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How to Dig Out Bradford Pear Roots

bradford flowering pear image by Allyson Ricketts from

According to the Alabama Cooperative Extension Service, Bradford pear trees are among the most popular ornamental trees in the Southeast. But because of their vigorous growth, weak wood and poor branch structure, the trees begin to deteriorate after 20 years. When a Bradford pear tree begins to fall apart, a homeowner may have no choice but to cut it down and remove it. Once the tree is removed, some homeowners choose to let the stump and roots naturally rot. But you can remove the largest roots to make room for new trees by digging them up in a process called grubbing.

Remove soil from around the base of a stump with a folding shovel, mattock, weeding hoe and pick. Use progressively smaller tools to reach into tight places. Remove the soil to form a trench that is 2 feet deep by 2 feet wide around the stump.

Cut through the roots around the base of the Bradford pear tree stump to free the stump from the root system using your pruning saw, pruning shears, hammer and chisel and a mattock. Select the proper-sized tool for the size of roots. Pry the stump loose using a flay pry bar.

Dig outward from the trench, following the roots that connected with the Bradford pear tree stump. Remove all of the dirt from around the roots and pry them upward from the soil using a pry bar. Comb through loose soil with a garden rake to remove tiny, hair-like roots that you may have otherwise missed.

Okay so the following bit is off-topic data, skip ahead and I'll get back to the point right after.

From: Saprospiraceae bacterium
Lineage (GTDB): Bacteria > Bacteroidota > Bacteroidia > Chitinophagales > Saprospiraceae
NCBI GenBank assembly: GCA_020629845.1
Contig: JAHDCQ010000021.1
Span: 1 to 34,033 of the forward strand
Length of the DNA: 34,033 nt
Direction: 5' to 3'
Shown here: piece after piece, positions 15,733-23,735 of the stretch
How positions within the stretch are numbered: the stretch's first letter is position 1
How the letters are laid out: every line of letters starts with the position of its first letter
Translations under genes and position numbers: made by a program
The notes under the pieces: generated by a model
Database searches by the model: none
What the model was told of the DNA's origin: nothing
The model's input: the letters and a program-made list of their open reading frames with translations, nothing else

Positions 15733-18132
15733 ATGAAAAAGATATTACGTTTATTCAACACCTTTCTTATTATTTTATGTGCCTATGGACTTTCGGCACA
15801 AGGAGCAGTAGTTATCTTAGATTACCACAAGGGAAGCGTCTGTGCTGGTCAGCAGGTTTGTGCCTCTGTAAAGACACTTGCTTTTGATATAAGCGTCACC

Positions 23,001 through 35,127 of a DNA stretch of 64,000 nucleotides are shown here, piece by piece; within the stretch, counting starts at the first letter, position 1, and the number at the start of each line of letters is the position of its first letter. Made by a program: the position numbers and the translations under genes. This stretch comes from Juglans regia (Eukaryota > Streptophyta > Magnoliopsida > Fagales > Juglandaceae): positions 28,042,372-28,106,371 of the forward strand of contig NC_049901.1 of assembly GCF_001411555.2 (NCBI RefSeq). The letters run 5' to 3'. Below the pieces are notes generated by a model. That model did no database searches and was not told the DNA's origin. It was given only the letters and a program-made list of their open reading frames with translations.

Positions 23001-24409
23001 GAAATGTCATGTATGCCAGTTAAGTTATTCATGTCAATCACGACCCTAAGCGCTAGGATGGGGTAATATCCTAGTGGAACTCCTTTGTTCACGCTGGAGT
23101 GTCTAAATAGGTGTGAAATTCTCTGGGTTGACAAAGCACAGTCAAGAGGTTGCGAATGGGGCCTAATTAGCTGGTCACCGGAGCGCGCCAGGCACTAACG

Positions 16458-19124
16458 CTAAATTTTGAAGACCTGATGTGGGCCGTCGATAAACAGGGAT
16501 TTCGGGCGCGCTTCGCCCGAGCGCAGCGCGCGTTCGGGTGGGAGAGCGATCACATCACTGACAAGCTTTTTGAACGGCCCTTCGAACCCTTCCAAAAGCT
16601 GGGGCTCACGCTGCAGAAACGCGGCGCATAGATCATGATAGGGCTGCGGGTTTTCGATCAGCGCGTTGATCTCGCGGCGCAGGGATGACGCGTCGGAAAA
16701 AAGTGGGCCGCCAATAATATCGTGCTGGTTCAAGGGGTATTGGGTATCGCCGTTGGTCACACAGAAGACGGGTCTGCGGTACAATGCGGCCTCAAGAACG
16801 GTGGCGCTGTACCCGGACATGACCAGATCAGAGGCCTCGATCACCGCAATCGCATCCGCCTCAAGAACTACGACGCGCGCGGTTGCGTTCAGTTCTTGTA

Removal Of Bradford Pear Tree Roots

Like many other species, Bradford pear trees store energy in their roots, which can allow them to regrow even after being cut down. Shoots can sprout from the stump or anywhere along the roots. You can also reduce the risk of resprouting by treating the stump and any cut shoots with glyphosate or triclopyr herbicides. If you want to remove the stump and roots of your Bradford pear tree completely but you don't mind waiting, speeding up the decay process may be the best choice. Stump and root removal can be extremely difficult and time consuming. You can hide stumps by turning them into planter bases or by placing ivy and other twining plants nearby.


Make sure to wear protective gear, including long-sleeved shirt, long pants, sturdy boots, gloves and goggles when grubbing out a tree stump.

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